Transcript: Jon Huntsman Sr. on the Importance of Giving Back

This is a partial transcript from "Your World with Neil Cavuto," February 5, 2006, that was edited for clarity.

NEIL CAVUTO, HOST: You know, I always wondered what it must be like to be any one of my next guest's nine kids. He is a billionaire several times over.

He sits them all down, I imagine, at a table, and tells them, guess what, kids? I'm giving it all away, but not to you.

Truth be told, I really don't know how chemical kingpin Jon Huntsman Sr. told the kids he would be giving all his nearly $2 billion dollar fortune to charity. But they know now, seem to like him now, seem pretty comfortable with it now.


And he is here to talk about it now and information on his company, which is making some news today as well.

With me now is Jon Huntsman Sr., whose book "Winners Never Cheat" echoes his beliefs that we are all obligated to give something back — in his case, a lot back.

Jon, good to have you.

JON HUNTSMAN, FOUNDER & CHAIRMAN, HUNTSMAN CORPORATION: Nice to be here, Neil. And it's wonderful to see you again.

CAVUTO: Same here.

I do want to talk a little bit what you are doing for charity and all of that. But the news of the moment is, the company is not for sale at the moment. What happened?

HUNTSMAN: The company is not for sale.

We spent the last three months talking to some interested parties. And our board of directors concluded that both the price and the contract were not sufficient enough to meet the standards of the board and to enhance shareholder value.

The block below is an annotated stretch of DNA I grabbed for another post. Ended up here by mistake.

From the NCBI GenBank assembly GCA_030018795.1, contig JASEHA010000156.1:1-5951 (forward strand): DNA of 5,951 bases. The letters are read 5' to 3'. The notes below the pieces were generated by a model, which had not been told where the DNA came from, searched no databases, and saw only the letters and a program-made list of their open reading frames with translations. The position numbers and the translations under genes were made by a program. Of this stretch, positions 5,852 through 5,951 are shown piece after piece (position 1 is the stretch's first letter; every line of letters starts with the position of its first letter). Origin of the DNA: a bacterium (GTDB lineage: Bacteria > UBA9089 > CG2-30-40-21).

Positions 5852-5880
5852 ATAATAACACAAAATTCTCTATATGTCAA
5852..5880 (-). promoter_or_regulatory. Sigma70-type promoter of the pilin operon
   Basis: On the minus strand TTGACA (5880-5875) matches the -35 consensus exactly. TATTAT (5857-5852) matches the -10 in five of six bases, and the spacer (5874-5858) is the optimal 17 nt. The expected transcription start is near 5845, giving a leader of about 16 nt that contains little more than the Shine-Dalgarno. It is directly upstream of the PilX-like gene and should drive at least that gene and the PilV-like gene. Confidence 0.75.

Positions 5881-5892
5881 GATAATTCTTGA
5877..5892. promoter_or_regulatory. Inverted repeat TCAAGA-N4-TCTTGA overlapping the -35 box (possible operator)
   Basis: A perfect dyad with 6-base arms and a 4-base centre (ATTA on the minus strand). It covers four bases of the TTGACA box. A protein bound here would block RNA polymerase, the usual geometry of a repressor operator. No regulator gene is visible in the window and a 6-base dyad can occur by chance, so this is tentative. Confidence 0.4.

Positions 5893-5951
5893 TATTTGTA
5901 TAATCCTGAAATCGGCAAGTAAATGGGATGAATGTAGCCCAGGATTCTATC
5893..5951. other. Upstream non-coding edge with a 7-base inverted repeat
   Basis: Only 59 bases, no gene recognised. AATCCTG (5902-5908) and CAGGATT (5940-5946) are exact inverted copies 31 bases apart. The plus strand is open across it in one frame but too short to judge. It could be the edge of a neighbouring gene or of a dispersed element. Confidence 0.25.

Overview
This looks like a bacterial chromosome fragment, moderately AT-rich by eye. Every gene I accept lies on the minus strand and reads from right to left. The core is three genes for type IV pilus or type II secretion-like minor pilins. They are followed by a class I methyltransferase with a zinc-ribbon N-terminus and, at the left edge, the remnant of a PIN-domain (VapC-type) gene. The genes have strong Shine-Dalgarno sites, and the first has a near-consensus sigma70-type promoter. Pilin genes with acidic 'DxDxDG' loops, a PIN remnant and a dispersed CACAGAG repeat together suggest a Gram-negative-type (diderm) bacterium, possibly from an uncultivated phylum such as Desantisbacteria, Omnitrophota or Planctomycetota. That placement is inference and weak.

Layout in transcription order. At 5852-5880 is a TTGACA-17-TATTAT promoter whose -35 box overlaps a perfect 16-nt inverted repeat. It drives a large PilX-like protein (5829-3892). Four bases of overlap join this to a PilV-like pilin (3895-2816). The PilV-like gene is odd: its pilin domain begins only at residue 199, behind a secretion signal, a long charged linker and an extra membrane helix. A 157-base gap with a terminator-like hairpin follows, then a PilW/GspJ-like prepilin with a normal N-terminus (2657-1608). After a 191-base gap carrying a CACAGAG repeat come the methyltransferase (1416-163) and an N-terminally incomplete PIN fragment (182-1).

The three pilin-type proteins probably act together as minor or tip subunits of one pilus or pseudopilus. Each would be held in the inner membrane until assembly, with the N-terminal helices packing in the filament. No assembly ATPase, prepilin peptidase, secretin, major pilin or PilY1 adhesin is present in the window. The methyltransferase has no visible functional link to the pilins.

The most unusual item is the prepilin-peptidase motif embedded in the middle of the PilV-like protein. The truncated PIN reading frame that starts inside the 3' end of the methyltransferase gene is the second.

But we have a great company going forward, particularly our specialty chemicals end. And we look forward to a great year this year and next year. And I wouldn't be a bit surprised if we don't have some wonderful opportunities in the future.

CAVUTO: Did they hold the price down, hoping — thinking — that you would cave? Or what do you think happened?

HUNTSMAN: Well, you know, it's hard to know.

People like to make good deals. And, you know, we weren't born yesterday. You know, for 35 years, Neil, I had the company private. And now we are public. We have an obligation, a fiduciary obligation, to our shareholders to get the best possible price for them, and to get a contract that's ironclad.

It's like the Albertsons situation that we have been going through here...

CAVUTO: Right. Right.

HUNTSMAN: For almost a year-and-a-half.

Finally, they understood — the buyers — that they had to give them a contract that addressed antitrust and financial details, and that the company wasn't going to take those risks. And we are not going to take those risks either.

CAVUTO: So, you responded kind of like Tony Soprano, effectively, right?


CAVUTO: That is what you did.


HUNTSMAN: Well, no. We just said, thank you. They are fine people.

CAVUTO: Right.

HUNTSMAN: They all are very, very fine people. And I can't speak more highly of anyone than the people we talked with.

But there has to be a price and there has to be a contract. And it's too fine of a company to do otherwise. And, in the meantime, we are moving ahead, and we are building a great business. And if this thing happens to bubble up again, and it's in the interests of our shareholders, we will be right there negotiating.

CAVUTO: Let's talk a little bit about your personal style, where you have committed to give so much to charity, eventually wipe out your fortune, get off the Forbes list. That's a lot of dough.

HUNTSMAN: It's a lot of dough, but I can hardly wait, Neil, because, you know, life is meant to be happy. And it's meant to be successful. There is no great joy in making money. I mean, I don't think there is. I think the great joy is...